The current target for renewable energy in the UK is currently 15% by 2020, which means 15% of all energy produced must come from a renewable source, such as solar, wind or tidal power. We broke through this target in 2014, and since then we have seen a steady increase in the amount of energy that is produced renewably. This, however, raises the question, with more and more of our energy being produced using renewable sources; how reliable is renewable energy compared to other, non-renewable sources?
To answer this, we need to look at how renewable energy is produced and consider the issues surrounding each…
The main source of renewable energy in the UK is wind power, both off-shore and on-shore. We have some of the best locations for wind power in the world and are considered to be the best in Europe – who would have thought our terrible weather is good for something. We currently generate 21.5 gigawatts of energy through wind power, which is around 18% of all energy produced in the UK and is just behind nuclear power, which is currently sitting at 19.5%. The downside to wind power is its variability. The amount of energy produced at a given point is dependant on wind speeds. If wind speed is too low (less than about 2.5 m/s) then the wind turbines will not be able to make electricity, and if it is too high (more than about 25 m/s) the turbines will have to be shut down to avoid damage. When this happens, other power sources must have the capacity to meet demand. This may sound like a major issue but reports generally agree that the variability of wind power does not make the grid unmanageable, and the additional costs can be quantified.
Solar power represented a minuscule part of energy production in the UK until the 2010’s when it began to increase rapidly. In 2006, the UK had about 12 Mega Watts (MW) of solar capacity. As of January 2019, this figure skyrocketed to 13,123 MW installed UK solar capacity across 979,983 installations. A massive increase of 110,000%.
This is certainly a huge amount of solar installations, but according to reports, solar energy production only makes up 3.9% of energy generated in the UK, which is slightly less than coal production, currently standing at 5.1%. This is primarily down to a) Solar panels not being able to gather solar energy during the night, and b) The weather in the UK not being as sunny as other countries, which means efficiency drops significantly. While weather predictions are becoming more and more accurate, we cannot do anything to increase the amount of sunshine in the UK.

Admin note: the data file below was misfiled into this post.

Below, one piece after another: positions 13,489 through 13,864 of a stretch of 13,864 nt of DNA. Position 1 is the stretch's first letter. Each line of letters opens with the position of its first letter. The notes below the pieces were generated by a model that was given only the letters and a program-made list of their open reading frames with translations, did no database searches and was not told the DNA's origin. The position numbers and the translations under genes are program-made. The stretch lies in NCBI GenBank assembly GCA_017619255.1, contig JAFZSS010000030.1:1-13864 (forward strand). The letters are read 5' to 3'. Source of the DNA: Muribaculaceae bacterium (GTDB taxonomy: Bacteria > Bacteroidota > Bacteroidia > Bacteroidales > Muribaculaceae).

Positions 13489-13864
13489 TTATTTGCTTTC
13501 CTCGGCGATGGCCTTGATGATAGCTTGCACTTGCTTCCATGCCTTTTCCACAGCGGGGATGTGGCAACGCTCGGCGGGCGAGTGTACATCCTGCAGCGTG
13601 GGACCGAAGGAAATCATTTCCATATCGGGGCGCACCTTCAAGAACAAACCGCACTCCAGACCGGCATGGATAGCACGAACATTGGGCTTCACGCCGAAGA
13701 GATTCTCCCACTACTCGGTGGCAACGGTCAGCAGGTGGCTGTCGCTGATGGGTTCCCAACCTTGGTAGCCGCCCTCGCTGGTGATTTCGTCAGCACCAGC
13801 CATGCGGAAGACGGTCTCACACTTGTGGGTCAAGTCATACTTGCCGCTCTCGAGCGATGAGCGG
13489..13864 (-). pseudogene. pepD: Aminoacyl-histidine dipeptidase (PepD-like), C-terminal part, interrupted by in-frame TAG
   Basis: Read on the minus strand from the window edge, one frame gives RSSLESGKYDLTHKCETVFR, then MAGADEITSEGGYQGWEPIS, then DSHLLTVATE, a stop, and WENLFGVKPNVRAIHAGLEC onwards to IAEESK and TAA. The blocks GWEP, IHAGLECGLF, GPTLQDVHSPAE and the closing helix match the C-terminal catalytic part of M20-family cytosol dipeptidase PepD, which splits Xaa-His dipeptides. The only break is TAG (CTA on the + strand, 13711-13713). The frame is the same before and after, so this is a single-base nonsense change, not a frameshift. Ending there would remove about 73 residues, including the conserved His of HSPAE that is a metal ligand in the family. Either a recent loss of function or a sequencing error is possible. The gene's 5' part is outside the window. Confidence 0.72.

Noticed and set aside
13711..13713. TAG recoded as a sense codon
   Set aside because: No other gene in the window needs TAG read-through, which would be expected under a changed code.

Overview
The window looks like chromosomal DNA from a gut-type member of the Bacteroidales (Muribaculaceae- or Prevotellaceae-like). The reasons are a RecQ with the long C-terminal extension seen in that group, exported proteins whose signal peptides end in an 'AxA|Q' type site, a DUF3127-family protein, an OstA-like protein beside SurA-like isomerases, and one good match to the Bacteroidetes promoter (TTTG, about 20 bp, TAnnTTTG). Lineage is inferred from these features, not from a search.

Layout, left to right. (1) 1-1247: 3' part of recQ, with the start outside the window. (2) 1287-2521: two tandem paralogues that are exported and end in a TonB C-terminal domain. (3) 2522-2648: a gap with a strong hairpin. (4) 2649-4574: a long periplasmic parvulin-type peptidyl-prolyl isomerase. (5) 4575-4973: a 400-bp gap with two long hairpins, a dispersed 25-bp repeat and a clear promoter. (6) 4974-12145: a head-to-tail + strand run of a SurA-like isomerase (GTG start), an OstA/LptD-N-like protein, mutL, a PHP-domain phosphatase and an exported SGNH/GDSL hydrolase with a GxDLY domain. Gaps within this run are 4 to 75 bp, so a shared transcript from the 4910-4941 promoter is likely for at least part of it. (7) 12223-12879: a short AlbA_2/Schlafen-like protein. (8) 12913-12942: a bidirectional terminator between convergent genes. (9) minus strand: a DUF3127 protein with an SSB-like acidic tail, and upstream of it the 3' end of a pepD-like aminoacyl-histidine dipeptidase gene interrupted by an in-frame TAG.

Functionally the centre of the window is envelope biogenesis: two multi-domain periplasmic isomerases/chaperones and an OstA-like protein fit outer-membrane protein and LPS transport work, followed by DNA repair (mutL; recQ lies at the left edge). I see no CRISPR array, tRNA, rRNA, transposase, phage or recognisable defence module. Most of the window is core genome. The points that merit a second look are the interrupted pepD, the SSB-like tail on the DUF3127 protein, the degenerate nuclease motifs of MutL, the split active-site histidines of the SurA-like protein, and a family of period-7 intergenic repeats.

Biomass energy is produced mainly by burning biofuel. Biofuel is made from plants, refuse, alcohol fuels and landfill gas. Biomass energy currently makes up around 11% of all energy production in the UK and is particularly reliable as it’s not dependant on the weather.
Due to the reliability of biomass fuel, it is used to support the grid when other sources (such as solar or wind) aren’t able to generate enough energy to support the current demand on the grid. The downside to biomass production is that it uses up valuable farming space. This land is used to produce the plants needed to create bio-fuel and is often seen as an inefficient use of space, due to the amount needed to generate even a small amount of biomass energy.
In conclusion, the reliability of renewable energy overall is not reliant on a single source, but from several. All working together to pick up the demand of the grid when another falters. The excess energy produced from these sources is also stored for use when the grid needs it, which can possibly help to reduce the number of blackouts caused in the UK. While we’re still not using 100% renewable energy in the UK, we are showing a steady increase in the amount of electricity produced using renewable sources each year and will soon hopefully be relying on these sources more than fossil fuels.
As for reliability, we know the wind will never stop blowing the propellers of our wind farms, the sun (although forever limited in England) will always shine on our solar panels and the moon will always be there to cause waves to create tidal power. In the case of oil, gas and coal, there is a chance and definitely some ambiguity about whether at some point these sources will come to an end. So yes, renewable energy is reliable, but at the moment at least, they need to be backed up by our traditional sources until our knowledge and the types of renewable energy multiply or strengthen.
Article written by: Bailey Howe, Account Manager